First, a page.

Awesome, now we know how to add binary, it’s easy peasy from here, right? Not quite, 4-bits of binary is any number up to 15. If I want to add larger numbers, I need more bits. 8-bits of binary is any number up to 255, 16-bits any number up to 65,535, and so on. But wait a minute, there were tons of 8-bit and 16-bit systems and PCs, like the NES/Famicom, NEC-PC8001, TI-99/4A, etc. Being 8-bit meant it could only do math on 8-bits at a time. So, how did they do math on large numbers? Loops! That’s how. Instead of adding or subtracting the entire number at once, they break it up into 8-bit sections, and then loop through until they have the answer. Here’s an example with some random numbers:

3,692 + 4,503

3,692 in binary is 0000 1110 0110 1100

4,503 in binary is 0001 0001 1001 0111

Now, you just do the math on the first eight bits and then loop around and do the math on the second 8 bits. The first 8 bits of 3,692 are 0110 1100 and the first eight bits of 4,503 are 1001 0111.

0110 1100

1001 0111

From right to left adding the top number to the bottom number:

0+1 = 1

0+1 = 1

1+1 = 0 (1) > The parenthesis is our carry

1+0+(1) = 0 (1)

0+1+(1) = 0 (1)

1+0+(1) = 0 (1)

1+0+(1) = 0 (1)

0+1+(1) = 0 (1)

So, the first 8 bits of our answer should be 0000 0011. In a computer, we’ll store this somewhere, like a Register, which is a temporary memory location. Then we do the same procedure for the second eight bits. The actual answer is 8,195, which is 0010 0000 0000 0011. You can see that the first eight bits (from right to left) are the same as those the we just figured out doing the math manually. Okay, that’s how addition in binary works. I won’t go into subtraction because it’s a little more complicated, but you get the idea.

Now we’re getting to the meat and potatoes of this (obscenely long) post. Like old cars, I’m fascinated with the technology of the 40s, 50s, 60s and 70s. For cars, more into the 60s and 70s, but for electronics and computer, more into the 40s and 50s. And, one of my ultimate goals is to someday create a relay computer, like those that were used before and in direct competition with vacuum tube computers. Yes, relays, like the click clack on/off type. I’m of course not the first person to ever think of this, relays are fantastic for making logic gates (AND, OR, NOT, NAND, NOR, XOR, and XNOR). Logic gates are another massive post, so I’ll just mention them here and if you’re really curious, check out the link below.

Wikipedia Entry on Logic Gates

This is the FACOM 128, a relay computer made by Fujitsu in 1956 that uses around 5,000 relays to do some pretty fantastic math.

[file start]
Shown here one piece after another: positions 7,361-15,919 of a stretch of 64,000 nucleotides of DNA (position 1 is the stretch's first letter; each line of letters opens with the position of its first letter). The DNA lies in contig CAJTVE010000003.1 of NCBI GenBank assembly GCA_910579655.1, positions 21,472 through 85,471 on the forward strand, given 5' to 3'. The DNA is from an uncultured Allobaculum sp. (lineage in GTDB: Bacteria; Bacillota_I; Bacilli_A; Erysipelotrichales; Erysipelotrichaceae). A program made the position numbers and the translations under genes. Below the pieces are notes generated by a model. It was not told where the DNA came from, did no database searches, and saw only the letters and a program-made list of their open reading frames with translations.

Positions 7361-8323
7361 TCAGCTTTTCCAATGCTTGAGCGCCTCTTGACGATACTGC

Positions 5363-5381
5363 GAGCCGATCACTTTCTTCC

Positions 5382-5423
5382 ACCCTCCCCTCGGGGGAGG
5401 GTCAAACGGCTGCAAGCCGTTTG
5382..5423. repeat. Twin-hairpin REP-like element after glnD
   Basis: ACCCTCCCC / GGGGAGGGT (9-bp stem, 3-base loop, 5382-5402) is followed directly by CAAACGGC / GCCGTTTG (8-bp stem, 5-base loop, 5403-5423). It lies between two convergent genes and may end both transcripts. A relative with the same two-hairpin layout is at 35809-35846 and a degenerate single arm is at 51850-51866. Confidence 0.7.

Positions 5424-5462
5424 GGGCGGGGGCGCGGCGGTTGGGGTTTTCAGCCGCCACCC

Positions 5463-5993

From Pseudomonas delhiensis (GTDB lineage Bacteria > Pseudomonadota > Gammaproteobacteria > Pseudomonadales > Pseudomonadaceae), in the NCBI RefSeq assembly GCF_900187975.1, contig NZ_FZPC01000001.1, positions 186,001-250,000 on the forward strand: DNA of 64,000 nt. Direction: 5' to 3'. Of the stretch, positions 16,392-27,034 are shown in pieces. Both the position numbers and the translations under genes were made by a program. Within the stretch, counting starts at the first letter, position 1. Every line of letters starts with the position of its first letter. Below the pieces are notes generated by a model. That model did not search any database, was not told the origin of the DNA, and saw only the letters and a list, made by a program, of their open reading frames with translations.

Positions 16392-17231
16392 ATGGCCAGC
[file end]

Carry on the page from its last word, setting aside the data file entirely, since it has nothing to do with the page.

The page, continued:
Obviously, I have zero intention of buying 5,000 relays and trying to build something on that scale, but I think relays sound therapeutic and are fun. Also, obviously, relays do have their limitations. To make something 8-bits wide with relays is difficult. It takes a massive number of relays, which takes up a lot of space and money. 4-bits is much easier, but if we’re just doing simple math, as we saw earlier, all that means is we’re just doing loops. We can loop around as many times as we need, so what if we only did 1-bit? Sure, it’d be a lot slower, but the little Omron relays I’m using have a limit to how fast they can switch on and off, which means if I pushed them to their absolute maximum, I could almost get 1 KHz of processing speed. So, speed went out the window a long time ago.

Enter my idea for 10-bit addition/subtraction calculator that uses a 1-bit ALU (Arithmetic Logic Unit).

I started designing and came up with these six boards to achieve what I wanted:

Board 1 – Input
Board 2 – Sequencer
Board 3 – Sum Register 1
Board 4 – Sum Register 2
Board 5 – Carry Register
Board 6 – 1-Bit ALU

Here’s how it should work.

You input your numbers in binary on the top two rows of the Input board (the first board). Each row supports up to 10-bits, which means any number from 0 to 1023. Then you press the little button and it spits out the answer on the bottom row of LEDs. There are 11 LEDs, so it’ll display an answer up to 2,047 (which is 1023+1023).

When you push the button, the Sequencer (the 2nd board) starts stepping through each of the 10 bits one by one all the way to the end.

When the Sequencer steps through a bit, it sends 5V into the corresponding bit for the first and second number. If the switch is on, that 5V bit is sent to the 1-bit ALU (the last board).